The Center For Debt Management
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“Debt Consolidation”
Do You Know the Facts?

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Home Equity Loans & Second Mortgages

Everything mentioned above regarding debt consolidation loans apply here as well. In fact, consolidation loans are often home equity loans. Consolidation loans, however, need not be a home equity loan.

A home equity loan and a second mortgage both use the equity in your home as collateral. A home equity loan typically provides a “line of credit” and only when funds are drawn from it do interest charges accrue and payments begins. In contrast, a second mortgage typically provides the borrower with a “lump sum” of money. Interest is charged on the entire amount borrowed and monthly payments begin immediately. Both types of loans typically require processing fees, an appraisal fee and possibly other costs.

The annual percentage rate (APR) of such loans may be extremely reasonable. Consumers, however, must factor in all of the costs of getting the loan. After doing all of the calculations, in some cases, the actual cost may be much higher than anticipated. Even so, the net result could end up with a better interest rate than your current average interest rate of the debts you intend to pay off—if that is what you intend do with the proceeds! On the other hand, depending on many factors, including your credit worthiness and equity, the cost of processing the loan and resulting monthly payments might not provide you with any relief at all.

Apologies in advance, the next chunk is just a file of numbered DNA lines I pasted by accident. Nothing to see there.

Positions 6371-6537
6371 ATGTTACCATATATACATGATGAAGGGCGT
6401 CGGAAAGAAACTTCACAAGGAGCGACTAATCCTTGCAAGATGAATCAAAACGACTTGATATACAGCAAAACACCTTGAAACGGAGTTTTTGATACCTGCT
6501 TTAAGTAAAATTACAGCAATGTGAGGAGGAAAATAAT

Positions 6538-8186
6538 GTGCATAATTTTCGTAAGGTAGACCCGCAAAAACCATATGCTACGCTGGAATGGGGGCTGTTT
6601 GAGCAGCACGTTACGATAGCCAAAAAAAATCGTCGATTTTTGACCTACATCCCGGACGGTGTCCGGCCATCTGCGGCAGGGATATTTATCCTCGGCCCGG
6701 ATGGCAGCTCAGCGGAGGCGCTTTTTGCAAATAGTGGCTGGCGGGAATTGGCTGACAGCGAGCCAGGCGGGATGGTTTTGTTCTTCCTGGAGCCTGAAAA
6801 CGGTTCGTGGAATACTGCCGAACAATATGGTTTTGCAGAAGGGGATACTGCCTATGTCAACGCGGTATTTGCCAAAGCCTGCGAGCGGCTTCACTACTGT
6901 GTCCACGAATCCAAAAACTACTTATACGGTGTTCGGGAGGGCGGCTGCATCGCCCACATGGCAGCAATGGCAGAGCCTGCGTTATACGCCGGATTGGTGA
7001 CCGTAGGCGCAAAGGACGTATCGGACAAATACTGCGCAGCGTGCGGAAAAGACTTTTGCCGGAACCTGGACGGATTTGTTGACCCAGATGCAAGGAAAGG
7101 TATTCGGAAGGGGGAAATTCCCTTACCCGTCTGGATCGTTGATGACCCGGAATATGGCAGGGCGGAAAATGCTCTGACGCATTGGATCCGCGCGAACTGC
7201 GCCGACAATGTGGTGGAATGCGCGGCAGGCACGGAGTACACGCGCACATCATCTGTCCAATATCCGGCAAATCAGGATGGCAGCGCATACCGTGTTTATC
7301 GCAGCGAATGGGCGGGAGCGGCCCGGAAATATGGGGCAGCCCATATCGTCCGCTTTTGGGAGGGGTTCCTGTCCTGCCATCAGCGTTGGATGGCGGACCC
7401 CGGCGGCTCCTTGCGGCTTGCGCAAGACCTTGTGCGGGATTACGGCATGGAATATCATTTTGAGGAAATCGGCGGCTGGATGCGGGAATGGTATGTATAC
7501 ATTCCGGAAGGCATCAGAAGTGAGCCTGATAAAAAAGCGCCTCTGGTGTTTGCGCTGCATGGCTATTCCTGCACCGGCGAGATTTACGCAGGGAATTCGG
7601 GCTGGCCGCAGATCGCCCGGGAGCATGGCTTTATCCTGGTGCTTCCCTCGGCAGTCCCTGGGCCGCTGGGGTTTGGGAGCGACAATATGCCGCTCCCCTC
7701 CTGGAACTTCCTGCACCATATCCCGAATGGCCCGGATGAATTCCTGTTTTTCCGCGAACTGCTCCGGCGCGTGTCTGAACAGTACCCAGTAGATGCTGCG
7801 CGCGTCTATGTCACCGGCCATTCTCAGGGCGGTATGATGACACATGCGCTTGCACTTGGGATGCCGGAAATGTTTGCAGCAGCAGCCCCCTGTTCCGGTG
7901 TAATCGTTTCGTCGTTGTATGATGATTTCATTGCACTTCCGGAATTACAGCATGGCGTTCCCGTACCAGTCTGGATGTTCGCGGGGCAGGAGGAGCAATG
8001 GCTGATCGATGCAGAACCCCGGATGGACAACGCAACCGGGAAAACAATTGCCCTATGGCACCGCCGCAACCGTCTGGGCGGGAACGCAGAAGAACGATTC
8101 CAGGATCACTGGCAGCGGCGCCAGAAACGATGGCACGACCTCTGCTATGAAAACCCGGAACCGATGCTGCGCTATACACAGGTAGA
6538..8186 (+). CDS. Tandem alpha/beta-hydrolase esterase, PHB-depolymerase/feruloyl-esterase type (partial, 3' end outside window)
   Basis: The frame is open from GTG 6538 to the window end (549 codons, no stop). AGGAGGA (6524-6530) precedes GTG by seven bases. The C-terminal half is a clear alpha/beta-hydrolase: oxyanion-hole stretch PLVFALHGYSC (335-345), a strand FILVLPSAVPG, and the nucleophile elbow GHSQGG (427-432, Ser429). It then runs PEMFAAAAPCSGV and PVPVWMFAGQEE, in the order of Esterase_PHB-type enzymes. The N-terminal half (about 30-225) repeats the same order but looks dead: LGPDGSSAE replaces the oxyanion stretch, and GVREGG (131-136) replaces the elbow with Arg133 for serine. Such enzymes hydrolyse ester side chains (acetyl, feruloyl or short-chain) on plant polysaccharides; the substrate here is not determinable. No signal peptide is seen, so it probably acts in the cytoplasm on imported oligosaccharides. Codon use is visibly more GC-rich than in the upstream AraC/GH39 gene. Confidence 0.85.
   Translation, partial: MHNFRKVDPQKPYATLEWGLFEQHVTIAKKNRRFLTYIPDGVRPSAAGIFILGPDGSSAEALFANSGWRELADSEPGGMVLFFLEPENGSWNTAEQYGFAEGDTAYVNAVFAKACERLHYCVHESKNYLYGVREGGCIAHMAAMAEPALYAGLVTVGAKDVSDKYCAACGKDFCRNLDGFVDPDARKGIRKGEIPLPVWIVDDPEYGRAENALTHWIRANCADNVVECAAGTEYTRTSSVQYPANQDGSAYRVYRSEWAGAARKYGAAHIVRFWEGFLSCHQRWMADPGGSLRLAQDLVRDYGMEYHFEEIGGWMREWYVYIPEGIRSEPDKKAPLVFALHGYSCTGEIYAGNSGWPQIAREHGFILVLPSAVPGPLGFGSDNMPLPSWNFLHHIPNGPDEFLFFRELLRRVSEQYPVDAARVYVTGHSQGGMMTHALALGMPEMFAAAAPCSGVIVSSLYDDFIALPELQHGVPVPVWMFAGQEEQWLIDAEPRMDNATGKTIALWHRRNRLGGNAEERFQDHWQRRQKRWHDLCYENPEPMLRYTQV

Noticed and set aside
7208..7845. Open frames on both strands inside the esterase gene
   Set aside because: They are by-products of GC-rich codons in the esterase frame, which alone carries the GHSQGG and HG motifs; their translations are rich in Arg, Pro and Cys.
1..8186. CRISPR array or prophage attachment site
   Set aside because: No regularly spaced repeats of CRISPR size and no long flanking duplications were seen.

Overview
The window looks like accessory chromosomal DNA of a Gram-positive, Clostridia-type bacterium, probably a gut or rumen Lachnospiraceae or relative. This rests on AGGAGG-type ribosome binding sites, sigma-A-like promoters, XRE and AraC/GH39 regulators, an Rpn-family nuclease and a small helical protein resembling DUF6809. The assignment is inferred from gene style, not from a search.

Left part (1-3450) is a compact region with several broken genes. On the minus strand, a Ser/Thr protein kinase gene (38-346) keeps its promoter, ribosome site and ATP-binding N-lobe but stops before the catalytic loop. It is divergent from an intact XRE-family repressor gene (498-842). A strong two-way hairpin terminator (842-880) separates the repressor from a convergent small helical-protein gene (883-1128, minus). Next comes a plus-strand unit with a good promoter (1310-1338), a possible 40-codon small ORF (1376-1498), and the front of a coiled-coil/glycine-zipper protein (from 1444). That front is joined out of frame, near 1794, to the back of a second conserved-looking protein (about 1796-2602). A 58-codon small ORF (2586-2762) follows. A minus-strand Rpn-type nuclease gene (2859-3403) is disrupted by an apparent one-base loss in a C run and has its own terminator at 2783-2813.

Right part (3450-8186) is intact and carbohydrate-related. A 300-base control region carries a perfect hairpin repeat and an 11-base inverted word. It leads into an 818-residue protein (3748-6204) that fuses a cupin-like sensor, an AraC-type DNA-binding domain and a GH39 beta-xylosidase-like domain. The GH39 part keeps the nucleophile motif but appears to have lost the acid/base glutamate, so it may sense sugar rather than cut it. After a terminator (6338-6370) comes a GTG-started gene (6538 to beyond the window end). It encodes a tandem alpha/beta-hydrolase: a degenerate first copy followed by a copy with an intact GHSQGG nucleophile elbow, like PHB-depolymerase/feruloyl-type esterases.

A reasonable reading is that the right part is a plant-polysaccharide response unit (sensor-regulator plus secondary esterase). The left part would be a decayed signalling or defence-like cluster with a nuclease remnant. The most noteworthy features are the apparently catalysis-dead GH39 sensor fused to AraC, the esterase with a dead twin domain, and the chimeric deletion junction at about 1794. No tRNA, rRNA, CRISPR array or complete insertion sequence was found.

The problem most debtors have—is not having enough equity in the first place. Traditionally, lenders use a formula for determining eligibility and how much they will lend. This is usually based on a percentage—from 50% to 80% of the current market value of the home, less the amount that is still owed on it. If the current market value is appraised at $100,000, lenders will typically lend $50,000 to $80,000 maximum—that is, if you own the home free and clear. If the amount owed is $75,000 and the home owner is able to find a lender offering a loan at an 80% loan-to-value ratio, he or she may get a $5,000.00 loan. After paying the processing fees and other costs, however, they would only get a portion of this amount.